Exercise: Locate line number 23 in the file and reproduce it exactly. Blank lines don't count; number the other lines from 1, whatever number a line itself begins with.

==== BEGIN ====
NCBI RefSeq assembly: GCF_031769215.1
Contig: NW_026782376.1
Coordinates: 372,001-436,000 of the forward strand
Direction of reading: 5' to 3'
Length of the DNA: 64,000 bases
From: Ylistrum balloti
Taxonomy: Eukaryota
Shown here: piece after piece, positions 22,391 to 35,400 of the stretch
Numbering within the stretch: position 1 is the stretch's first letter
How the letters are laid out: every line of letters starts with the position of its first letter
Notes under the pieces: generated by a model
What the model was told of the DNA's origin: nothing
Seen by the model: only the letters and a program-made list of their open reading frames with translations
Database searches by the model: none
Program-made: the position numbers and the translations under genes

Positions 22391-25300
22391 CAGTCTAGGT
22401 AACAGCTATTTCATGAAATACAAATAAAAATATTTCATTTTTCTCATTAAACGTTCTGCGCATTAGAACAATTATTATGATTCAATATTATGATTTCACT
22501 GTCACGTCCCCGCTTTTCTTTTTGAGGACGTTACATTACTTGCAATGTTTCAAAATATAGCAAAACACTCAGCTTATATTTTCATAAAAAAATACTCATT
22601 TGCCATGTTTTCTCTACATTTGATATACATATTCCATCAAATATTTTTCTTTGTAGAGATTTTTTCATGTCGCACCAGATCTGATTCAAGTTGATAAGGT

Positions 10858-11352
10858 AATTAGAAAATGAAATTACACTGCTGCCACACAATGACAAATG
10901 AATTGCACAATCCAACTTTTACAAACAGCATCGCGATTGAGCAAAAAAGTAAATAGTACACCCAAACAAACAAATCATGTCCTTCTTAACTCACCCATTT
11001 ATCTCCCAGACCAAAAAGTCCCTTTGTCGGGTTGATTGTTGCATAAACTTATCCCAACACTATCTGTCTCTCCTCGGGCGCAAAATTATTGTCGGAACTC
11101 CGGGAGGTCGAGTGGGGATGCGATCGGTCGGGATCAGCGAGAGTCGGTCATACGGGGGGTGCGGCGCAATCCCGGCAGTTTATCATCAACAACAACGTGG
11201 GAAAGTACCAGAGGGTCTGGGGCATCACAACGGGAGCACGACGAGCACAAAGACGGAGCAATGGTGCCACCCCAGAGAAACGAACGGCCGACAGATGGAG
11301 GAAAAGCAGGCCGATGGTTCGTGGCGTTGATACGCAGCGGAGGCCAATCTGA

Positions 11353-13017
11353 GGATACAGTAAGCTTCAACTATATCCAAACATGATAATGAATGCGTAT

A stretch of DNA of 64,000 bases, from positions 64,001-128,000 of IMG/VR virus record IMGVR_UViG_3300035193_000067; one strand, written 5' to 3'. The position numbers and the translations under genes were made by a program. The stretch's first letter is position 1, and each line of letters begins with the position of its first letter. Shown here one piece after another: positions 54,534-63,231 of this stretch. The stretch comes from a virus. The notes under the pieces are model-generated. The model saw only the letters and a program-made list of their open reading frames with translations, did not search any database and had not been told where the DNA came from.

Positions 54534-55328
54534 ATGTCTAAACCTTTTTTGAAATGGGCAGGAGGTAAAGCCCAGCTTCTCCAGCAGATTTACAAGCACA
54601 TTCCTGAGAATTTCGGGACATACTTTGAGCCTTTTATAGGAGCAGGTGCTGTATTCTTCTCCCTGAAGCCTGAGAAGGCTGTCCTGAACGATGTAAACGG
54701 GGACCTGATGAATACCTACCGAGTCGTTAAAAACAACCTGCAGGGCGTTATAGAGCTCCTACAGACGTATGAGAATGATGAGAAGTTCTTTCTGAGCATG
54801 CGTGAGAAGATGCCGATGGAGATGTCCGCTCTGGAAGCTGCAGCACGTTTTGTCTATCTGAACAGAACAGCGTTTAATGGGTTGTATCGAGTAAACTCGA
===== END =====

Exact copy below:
10901 AATTGCACAATCCAACTTTTACAAACAGCATCGCGATTGAGCAAAAAAGTAAATAGTACACCCAAACAAACAAATCATGTCCTTCTTAACTCACCCATTT